For Katie Corbino, the fact that Vision was a Christian group was definitely an incentive for her to join. “I’m very deep within my faith, so I thought Vision was perfect,” she said. “Being part of the group has given me so many friends who have the same values and mindset.”
A freshman at the university, Corbino explained that coming to college can be a time where you feel lost, and you may find yourself in situations where your faith is tested. “This year I have seen my faith change immensely because of Vision,” she said.
Corbino grew up in the Wilmington area, and has a background in chorus and musical theater. Coming to the University of Delaware, she knew she wanted to sing a cappella. “I thought, 'Where can I go to find people who are like me, who are super cool and also super into their faith?'” she said. The group’s Christian focus made Vision very appealing.
When not singing, Corbino is studying elementary education, and also serves as the business manager for Vision. “I make flyers, run the social media sites like Instagram, Facebook and Twitter, and I publicize auditions and our concerts,” she said. “It’s great; I just love it so much. There’s a lot of time commitment to it, but you get out what you put into it, and it's changed my life.”
Vision A Cappella recently performed at a fundraiser for Autism Speaks on campus. They were also invited to sing at Greenhill Presbyterian Church. Though most of their gigs are on campus, the singers enjoy sharing their voices and their message out in the community.
“Church gigs are the best because we sing first, then we all go to the same service,” said Kraft. Coming up in May is the much-anticipated DELAC event that showcases all of the University’s a cappella groups. The proceeds from the event are donated to charity. This year’s theme is “TV Guide,” with each singing group interpreting a different channel. Vision will represent the Weather Channel. The show is a sellout each year and tickets go fast.
Freshman Olivia Forney has been singing with Vision since the fall, and this spring was asked to become the group’s musical director. She is the only music major in the group, which makes her uniquely qualified for the position. “I’m a music major so it’s kind of all I do,” Forney said. “I started singing in elementary school and have never really stopped. I did All County Chorus, All State Choir, and have a background in musical theater.”
She also plays piano and guitar. Though she auditioned for other a cappella groups, she said she felt drawn to the members of Vision.
“They are very cool people. I look forward to going to rehearsals because we’re like family,” she said. Forney explained that music takes up 20 of the 24 hours of her day, so she really likes that she can incorporate her music into her faith. “It’s kind of a cathartic experience for me. They are my friends and I love singing with them,” she said.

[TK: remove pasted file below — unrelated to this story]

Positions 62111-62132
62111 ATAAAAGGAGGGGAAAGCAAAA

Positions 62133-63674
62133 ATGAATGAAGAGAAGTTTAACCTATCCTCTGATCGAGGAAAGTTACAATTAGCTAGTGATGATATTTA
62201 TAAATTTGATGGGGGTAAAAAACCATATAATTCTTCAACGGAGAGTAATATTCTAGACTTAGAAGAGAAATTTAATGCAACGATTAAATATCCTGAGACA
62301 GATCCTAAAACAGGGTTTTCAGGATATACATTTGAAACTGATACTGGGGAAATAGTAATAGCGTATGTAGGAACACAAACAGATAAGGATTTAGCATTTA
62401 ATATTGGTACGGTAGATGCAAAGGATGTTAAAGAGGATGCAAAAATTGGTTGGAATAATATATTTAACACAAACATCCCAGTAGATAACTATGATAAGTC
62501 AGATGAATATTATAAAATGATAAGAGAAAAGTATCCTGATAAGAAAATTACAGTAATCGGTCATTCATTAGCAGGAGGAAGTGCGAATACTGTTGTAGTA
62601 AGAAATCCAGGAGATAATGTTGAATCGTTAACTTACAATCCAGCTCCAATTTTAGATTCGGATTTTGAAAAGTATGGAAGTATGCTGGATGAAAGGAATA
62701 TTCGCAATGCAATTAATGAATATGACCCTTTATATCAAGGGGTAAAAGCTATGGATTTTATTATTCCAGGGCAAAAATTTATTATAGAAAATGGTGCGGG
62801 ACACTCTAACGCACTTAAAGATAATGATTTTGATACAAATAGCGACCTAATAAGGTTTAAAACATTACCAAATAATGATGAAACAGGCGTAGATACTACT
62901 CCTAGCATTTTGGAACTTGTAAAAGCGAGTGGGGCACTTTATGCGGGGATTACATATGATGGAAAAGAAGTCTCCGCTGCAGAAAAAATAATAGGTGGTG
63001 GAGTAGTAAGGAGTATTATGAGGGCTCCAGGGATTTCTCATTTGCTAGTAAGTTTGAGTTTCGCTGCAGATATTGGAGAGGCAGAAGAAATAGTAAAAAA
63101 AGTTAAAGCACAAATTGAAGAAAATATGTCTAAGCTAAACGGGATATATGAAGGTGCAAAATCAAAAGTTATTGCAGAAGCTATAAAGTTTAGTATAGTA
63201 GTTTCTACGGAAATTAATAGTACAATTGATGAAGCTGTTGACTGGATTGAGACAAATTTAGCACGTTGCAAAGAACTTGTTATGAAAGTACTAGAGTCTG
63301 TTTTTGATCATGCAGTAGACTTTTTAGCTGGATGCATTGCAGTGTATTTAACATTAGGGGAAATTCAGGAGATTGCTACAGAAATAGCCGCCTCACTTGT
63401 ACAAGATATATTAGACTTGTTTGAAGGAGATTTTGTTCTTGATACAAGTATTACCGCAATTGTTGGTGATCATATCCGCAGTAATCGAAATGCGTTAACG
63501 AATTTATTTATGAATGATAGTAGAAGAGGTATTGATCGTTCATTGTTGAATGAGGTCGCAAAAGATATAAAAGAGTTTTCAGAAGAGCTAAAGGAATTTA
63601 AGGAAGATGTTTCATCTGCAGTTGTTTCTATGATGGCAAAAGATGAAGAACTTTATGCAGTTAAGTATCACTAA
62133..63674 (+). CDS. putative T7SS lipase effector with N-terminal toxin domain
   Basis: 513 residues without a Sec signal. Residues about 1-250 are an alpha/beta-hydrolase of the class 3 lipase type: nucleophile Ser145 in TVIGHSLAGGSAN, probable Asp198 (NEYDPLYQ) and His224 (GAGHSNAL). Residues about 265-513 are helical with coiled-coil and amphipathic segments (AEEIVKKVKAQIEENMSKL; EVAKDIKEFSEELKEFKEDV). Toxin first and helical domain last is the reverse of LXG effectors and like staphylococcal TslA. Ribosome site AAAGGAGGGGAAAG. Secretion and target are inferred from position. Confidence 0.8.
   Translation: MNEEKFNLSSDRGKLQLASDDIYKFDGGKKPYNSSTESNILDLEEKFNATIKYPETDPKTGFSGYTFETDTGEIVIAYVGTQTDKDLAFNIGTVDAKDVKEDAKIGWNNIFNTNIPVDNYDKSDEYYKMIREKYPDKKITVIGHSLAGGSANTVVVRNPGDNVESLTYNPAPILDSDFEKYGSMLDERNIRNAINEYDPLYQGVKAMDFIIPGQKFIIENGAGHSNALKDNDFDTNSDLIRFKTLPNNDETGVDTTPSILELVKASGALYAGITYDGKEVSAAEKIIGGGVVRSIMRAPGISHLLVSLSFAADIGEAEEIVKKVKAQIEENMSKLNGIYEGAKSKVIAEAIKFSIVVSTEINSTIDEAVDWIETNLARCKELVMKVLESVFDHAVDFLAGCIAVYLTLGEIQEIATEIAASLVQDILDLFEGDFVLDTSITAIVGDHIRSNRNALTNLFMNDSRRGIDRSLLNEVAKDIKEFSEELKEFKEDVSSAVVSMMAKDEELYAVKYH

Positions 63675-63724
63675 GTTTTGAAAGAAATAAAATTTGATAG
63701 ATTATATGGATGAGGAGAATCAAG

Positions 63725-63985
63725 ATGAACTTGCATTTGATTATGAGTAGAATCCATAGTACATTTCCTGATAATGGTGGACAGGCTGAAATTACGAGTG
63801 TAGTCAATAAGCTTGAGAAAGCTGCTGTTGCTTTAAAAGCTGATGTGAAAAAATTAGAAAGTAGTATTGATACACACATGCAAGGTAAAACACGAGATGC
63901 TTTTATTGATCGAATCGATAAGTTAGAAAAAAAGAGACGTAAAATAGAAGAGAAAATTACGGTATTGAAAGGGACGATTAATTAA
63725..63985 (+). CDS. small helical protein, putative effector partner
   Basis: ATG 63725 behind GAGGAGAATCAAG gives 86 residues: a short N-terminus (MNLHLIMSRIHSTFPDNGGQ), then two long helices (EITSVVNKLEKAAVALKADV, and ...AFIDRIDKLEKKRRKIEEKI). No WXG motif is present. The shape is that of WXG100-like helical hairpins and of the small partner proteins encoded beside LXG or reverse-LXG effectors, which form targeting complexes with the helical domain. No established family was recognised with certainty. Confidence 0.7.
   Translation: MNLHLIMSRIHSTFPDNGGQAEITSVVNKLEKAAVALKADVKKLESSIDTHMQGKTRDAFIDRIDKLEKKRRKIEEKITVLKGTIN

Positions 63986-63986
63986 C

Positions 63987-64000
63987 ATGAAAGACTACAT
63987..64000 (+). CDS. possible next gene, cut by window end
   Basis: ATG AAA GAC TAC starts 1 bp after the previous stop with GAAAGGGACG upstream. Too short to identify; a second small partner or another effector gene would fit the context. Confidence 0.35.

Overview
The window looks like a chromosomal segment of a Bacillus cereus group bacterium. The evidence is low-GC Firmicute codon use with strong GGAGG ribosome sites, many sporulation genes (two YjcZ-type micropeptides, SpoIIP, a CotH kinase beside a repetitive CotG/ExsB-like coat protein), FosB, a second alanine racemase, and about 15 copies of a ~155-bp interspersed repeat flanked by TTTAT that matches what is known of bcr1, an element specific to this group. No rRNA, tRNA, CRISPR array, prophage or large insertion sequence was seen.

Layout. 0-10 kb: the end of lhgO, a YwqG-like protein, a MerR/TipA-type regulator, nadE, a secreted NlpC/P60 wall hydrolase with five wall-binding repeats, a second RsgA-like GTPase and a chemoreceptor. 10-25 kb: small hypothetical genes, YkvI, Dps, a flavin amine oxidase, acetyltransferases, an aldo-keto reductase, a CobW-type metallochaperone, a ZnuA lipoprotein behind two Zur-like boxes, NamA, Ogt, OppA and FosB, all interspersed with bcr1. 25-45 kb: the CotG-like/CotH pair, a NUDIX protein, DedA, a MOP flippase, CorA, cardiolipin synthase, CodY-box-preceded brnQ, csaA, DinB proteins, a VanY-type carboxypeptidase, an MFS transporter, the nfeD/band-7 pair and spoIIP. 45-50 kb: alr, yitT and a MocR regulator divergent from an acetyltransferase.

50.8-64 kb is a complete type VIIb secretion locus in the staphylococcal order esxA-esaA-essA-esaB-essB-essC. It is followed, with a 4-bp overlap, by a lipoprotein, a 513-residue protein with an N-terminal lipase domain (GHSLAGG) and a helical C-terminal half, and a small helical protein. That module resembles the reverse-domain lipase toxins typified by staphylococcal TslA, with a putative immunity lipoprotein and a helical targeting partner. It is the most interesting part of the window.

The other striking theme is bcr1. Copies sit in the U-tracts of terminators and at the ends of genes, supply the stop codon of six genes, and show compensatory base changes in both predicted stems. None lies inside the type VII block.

As music director, Forney runs the rehearsals, warms everyone up, decides what they will practice, and does a lot of arranging. She also weighs in on music selection, though the group as a whole has say. “Each semester we decide who is going to sing a solo,” she said. The soloist is then responsible for choosing and arranging the song. “They can come to me and say, 'Hey, I need you to arrange for me,'” she explained. “A couple of our members are very good at it, too.”
Inguito recently arranged his first song, a mash-up of three tunes by the Christian rock band Citizens and Saints. “I didn’t think I could do it a year ago, but I really wanted to experiment with my musical talent,” he said.
Forney makes herself available to collaborate with the group, guiding them through the arranging process. “Having a background in music and having knowledge of music theory helps,” she said. “It’s quite a process, but very satisfying and fun for me.”
When people come to auditions, the group is very upfront that Bible study and prayer are a part of their practice schedule. “It’s kind of hard,” Kraft said. “It is a very specific person who is looking for a Christian group and a singing group. But it’s worth the trade-off, getting to have those conversations with people. It can be limiting, but God has always come through.”
Forney said that sometimes there is a stigma about Christianity. “I think it’s hard for some people to grasp that we are a Christian group. They may think, 'I’m not Christian, so I can’t have anything to do with that.' But we are welcoming to everyone. When I found there was a Christian a cappella group on campus, I thought, 'Cool! I’d like to put a little Jesus in my singing!'”
For more information, visit Vision A Cappella on Facebook. You can also follow the group on Instagram and Twitter.